Warpaint Roundtable – Offseason Edition XIII

This week we discuss the 3-4 hybrid defense, potential mid-round picks, trading down in the draft, and Larry Johnson.

Exactly how is a hybrid 3-4 played? Is it just a traditional 3-4 with players who don't really fit the scheme, or is there some additional wrinkle? Specifically, what did the Arizona Cardinals do last year?

Nick Athan: The Cardinals used a plethora of bodies and rotated them in and out of the lineup based on the situation. Though I've not studied them too much, from what I can gather watching their Super Bowl run, they had specialists at certain positions who were either better at attacking the pass or run. Based on the match-ups and alignments of the offenses they were facing, they used players whose strength applied to a particular sitation.

If that's true, this year's Chiefs' 3-4 scheme isn't going to be much different. With the addition of linebacker Zach Thomas Saturday, the Chiefs are now committed to the 3-4. But based on the current pre-draft personnel, they really don't have but three starters to play it. Derrick Johnson and Mike Vrabel, plus a fourth linebacker, will join Thomas, but the front three isn't set. My guess is that some high-priced players, like Glenn Dorsey, Tamba Hali and the Chiefs' next first-round pick, whomever that turns our to be, will play in groupings, but may not be starters from one given Sunday to the next.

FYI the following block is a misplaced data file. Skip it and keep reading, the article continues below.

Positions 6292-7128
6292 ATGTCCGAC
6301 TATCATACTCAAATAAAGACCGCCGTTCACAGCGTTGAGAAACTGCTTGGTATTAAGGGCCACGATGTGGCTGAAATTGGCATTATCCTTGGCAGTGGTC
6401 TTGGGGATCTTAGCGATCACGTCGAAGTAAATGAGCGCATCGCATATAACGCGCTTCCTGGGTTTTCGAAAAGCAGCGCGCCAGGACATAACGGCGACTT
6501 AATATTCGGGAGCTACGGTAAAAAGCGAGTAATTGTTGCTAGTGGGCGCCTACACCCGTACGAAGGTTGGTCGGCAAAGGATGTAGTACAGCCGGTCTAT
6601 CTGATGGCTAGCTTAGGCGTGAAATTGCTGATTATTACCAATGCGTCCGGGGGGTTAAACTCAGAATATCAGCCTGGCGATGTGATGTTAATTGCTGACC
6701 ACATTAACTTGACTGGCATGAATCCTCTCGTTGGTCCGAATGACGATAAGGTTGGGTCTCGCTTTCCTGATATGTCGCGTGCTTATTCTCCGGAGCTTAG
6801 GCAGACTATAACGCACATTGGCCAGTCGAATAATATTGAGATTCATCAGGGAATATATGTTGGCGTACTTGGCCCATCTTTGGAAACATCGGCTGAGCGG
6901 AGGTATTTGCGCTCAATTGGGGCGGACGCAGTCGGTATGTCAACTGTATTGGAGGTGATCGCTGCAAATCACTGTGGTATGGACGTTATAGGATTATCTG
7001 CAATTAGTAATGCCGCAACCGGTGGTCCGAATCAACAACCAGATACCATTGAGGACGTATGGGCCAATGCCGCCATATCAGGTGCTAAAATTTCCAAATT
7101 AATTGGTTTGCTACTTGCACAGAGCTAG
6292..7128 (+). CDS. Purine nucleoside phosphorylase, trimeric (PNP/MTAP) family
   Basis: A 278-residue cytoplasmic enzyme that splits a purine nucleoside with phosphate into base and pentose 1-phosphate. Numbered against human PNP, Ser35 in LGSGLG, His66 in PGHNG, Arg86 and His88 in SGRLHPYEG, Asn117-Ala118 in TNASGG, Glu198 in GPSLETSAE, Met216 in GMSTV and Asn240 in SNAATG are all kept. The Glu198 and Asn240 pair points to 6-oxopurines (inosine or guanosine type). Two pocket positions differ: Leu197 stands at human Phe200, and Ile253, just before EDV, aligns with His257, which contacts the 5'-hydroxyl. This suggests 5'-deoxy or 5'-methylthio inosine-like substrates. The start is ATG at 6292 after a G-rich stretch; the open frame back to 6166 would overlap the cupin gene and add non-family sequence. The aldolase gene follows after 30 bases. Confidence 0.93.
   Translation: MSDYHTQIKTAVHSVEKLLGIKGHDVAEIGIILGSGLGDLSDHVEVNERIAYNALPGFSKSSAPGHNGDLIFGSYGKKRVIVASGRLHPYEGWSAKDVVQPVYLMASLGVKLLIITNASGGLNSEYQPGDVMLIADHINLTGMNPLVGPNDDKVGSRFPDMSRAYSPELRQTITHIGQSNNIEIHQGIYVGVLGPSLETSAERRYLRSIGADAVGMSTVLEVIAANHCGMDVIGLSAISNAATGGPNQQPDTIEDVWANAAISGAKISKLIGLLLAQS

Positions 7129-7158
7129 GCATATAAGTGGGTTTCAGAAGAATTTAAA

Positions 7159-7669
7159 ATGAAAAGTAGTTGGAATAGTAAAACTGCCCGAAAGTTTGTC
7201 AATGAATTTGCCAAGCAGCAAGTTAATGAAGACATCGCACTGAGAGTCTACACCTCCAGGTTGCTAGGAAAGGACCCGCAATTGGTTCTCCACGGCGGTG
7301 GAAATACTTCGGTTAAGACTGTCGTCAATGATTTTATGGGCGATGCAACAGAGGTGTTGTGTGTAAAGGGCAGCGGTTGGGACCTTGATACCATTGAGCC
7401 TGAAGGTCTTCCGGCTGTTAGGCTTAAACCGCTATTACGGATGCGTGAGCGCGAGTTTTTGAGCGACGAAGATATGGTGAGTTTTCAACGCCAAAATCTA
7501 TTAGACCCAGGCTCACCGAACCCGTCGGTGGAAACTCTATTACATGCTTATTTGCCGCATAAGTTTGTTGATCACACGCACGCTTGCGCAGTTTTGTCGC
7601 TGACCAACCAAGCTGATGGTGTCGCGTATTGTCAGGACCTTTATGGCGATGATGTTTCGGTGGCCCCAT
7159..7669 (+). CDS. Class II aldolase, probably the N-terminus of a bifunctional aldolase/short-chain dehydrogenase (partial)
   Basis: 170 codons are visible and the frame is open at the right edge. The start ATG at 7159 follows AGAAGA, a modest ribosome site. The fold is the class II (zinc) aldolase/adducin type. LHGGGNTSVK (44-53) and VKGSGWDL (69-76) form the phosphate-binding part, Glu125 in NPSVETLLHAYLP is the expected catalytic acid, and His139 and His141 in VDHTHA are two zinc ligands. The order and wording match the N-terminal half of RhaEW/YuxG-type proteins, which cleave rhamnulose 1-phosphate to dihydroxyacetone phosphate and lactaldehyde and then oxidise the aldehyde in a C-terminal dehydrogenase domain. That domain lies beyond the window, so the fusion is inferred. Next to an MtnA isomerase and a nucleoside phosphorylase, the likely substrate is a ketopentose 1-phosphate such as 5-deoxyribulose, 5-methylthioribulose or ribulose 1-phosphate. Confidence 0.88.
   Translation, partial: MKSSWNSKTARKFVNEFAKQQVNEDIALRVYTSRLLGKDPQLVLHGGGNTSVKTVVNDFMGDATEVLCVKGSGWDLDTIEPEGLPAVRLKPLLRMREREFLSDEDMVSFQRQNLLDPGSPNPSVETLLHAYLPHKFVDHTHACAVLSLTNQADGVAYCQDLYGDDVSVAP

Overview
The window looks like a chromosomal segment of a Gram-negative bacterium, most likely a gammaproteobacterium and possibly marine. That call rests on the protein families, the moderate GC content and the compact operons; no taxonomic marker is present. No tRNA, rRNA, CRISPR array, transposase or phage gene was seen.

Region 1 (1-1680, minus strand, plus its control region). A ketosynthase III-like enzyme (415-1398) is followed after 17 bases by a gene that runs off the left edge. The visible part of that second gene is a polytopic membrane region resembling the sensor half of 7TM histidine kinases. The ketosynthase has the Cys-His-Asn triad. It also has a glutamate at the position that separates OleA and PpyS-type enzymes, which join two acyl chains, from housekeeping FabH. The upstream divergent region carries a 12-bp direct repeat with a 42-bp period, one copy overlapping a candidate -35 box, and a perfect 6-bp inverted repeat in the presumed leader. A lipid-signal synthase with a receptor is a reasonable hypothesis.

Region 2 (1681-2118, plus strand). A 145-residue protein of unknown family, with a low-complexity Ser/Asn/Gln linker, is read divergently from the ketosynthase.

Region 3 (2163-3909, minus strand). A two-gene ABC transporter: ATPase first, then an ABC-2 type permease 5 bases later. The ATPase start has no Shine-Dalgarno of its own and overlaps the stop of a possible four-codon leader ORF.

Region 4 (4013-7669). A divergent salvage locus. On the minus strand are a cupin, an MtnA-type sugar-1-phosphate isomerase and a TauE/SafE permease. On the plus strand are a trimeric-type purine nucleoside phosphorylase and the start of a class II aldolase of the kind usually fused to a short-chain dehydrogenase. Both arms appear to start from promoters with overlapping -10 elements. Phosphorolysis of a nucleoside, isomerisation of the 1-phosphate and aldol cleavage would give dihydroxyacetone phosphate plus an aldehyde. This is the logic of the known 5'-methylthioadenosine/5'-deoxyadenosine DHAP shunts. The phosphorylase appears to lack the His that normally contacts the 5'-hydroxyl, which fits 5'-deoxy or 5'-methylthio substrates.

Michael Ash: A hybrid defense lines up in both a 4-3 and a 3-4. The defense uses whatever formation they think will work best to stop what the offense is doing on a given play. Ideally, it also forces the offense to prepare for everything and to keep adjusting throughout the game.

I'm not sure what the ratio of 3-4 to 4-3 was in Arizona, but they ran a hybrid mainly because they began transitioning from a 4-3 to a 3-4 when Ken Whisenhunt arrived from Pittsburgh. This year the Cardinals are reportedly going towards the 3-4 on more of a full-time basis.

That's probably the same thing that will happen with the Chiefs. They'll be able to use the hybrid for a season or two as they work on bringing in 3-4 players and shipping out any 4-3 players who don't fit. Once they have the right roster for the 3-4, that's what they'll run.

C.E. Wendler: In the Chiefs' case, yes, it will be a 3-4 with players who don't really fit the scheme. Right now I don't see a single defensive lineman in Kansas City who fits the 3-4, except possibly Ron Edwards at nose tackle, and in that role he wouldn't exactly excel (he's an average player in any role, really). Tamba Hali and Glenn Dorsey are spare parts in this scheme, too.